Productivity Growth in the Nordic Countries
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Productivity Growth in the Nordic Countries

An Appraisal of Analysis, Data and Methodological Information

Even small increases in a country's growth rate can result in large changes in living standards over just one generation. This key insight, which often seems to be forgotten by policymakers, is an important reason why the field of economic growth continues to be a large research field. This report provides an overview of the development of labor productivity in the Nordic countries (Denmark, Finland, Iceland, Norway, and Sweden) since the early 1980s. It also examines if data are consistent with predictions of traditional theories of growth. The analysis shows, for example, that the real wage per employee is positively related to the level of labor productivity - a finding suggesting that changes in relative standards of living have been driven by parallel changes in relative productivity.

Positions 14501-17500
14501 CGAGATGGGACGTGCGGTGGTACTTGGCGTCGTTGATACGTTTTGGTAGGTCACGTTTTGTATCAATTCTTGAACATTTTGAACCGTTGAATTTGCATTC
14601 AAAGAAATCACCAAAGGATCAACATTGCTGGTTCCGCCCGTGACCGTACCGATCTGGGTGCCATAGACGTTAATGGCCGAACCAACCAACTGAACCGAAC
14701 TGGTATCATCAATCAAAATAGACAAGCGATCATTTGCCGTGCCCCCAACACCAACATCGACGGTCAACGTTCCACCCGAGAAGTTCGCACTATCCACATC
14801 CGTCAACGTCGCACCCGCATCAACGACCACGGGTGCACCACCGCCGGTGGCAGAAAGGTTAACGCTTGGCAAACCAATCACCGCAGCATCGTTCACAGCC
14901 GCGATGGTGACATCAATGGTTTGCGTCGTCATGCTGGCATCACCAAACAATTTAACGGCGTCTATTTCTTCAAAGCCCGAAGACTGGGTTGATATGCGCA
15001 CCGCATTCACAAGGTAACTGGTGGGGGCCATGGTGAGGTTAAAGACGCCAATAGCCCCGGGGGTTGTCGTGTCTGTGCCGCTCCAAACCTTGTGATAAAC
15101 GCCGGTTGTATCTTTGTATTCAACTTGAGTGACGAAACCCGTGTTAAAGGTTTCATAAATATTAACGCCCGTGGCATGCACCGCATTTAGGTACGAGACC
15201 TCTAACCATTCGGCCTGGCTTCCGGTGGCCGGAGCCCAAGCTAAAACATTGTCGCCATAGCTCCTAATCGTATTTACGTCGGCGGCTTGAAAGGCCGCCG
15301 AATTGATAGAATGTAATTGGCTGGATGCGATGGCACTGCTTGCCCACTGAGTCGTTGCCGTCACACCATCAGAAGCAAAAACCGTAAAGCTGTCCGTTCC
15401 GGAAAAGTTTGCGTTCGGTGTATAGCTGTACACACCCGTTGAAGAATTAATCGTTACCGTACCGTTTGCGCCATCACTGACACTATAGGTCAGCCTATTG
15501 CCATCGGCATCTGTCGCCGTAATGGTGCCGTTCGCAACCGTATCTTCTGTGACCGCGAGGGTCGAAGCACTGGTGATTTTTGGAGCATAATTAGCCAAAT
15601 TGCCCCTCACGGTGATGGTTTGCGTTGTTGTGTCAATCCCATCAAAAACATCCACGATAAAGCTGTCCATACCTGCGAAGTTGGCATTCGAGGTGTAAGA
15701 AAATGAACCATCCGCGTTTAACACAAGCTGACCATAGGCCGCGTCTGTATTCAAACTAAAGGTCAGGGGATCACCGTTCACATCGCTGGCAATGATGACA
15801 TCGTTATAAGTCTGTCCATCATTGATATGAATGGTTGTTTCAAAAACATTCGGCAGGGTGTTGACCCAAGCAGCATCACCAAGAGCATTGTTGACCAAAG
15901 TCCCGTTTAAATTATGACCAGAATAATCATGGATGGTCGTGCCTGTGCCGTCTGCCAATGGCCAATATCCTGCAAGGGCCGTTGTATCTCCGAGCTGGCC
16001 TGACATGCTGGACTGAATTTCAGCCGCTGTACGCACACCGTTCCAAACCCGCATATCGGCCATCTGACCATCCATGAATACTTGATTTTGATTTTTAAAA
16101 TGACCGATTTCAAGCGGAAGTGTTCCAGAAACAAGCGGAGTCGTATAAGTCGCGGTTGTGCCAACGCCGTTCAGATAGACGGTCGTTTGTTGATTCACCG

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Author(s):
Nordic Council of Ministers

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The work reported in this section focuses on relative labor productivity in the Nordic countries from the early 1980s. Hence at the most direct level, this section illustrates how the Nordic countries have performed relative to one another throughout this period, in particular in terms of real valueadded output per hours worked. In addition, this section tries to see to what extent changes in relative productivity have been passed on into changes in relative real wages. The principal focus is on productivity in the business sector. However, exactly the same information as shown in this section is also available for the goods, services, and manufacturing sector (see Appendix B).